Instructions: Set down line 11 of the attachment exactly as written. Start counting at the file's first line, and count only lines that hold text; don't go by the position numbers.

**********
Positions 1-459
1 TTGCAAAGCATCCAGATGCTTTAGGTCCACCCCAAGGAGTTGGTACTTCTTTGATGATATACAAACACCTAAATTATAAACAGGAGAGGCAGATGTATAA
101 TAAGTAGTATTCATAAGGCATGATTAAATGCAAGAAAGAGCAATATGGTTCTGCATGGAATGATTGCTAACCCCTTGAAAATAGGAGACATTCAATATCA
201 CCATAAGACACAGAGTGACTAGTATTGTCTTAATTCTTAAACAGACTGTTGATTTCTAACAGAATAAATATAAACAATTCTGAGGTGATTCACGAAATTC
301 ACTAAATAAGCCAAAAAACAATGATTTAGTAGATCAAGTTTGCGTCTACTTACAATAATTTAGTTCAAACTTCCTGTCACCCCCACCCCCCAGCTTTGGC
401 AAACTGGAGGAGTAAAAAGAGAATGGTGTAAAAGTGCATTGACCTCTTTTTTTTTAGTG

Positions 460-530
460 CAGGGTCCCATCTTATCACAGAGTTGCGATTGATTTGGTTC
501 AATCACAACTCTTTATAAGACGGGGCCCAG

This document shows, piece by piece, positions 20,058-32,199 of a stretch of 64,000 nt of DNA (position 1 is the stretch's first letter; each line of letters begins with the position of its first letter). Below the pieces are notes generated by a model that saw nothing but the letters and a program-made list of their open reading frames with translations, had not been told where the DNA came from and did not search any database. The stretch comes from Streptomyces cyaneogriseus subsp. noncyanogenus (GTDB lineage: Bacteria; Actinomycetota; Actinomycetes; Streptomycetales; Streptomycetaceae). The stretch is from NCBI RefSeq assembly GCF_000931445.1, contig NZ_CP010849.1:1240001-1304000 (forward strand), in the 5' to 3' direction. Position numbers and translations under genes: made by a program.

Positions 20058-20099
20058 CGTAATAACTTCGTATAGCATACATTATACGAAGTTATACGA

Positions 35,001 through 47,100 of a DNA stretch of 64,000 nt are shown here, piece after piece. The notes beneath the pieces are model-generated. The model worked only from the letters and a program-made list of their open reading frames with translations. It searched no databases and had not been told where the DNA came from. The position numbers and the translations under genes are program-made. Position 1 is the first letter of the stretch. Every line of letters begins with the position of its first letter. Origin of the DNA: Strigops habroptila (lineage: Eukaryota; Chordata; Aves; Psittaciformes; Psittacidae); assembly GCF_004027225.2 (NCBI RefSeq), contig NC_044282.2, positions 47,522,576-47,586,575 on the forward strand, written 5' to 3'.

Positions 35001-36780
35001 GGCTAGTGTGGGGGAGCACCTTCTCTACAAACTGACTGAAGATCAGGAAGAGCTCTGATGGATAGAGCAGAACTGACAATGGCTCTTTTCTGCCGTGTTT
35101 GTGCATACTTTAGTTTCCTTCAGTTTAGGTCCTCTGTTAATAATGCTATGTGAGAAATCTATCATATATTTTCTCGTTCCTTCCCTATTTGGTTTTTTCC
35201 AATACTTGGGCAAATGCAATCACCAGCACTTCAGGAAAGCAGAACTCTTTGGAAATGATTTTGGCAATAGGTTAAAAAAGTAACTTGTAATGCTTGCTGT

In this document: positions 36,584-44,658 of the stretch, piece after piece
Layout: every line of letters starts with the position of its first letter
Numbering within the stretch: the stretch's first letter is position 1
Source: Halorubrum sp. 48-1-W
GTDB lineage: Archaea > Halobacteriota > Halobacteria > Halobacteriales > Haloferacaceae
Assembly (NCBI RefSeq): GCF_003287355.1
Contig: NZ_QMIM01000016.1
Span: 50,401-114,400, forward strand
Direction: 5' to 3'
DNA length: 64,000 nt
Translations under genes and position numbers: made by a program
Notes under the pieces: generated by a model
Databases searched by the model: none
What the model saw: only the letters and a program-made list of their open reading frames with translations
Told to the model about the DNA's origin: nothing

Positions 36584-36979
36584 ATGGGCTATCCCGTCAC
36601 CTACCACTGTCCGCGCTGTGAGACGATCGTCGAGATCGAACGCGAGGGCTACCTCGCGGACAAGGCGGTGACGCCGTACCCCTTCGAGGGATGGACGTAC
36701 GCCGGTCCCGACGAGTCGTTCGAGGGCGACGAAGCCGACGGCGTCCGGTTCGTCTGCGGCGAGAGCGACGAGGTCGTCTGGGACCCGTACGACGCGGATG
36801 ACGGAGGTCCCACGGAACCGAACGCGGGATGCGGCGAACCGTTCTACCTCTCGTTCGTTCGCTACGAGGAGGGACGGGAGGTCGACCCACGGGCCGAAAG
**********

Positions 20058-20099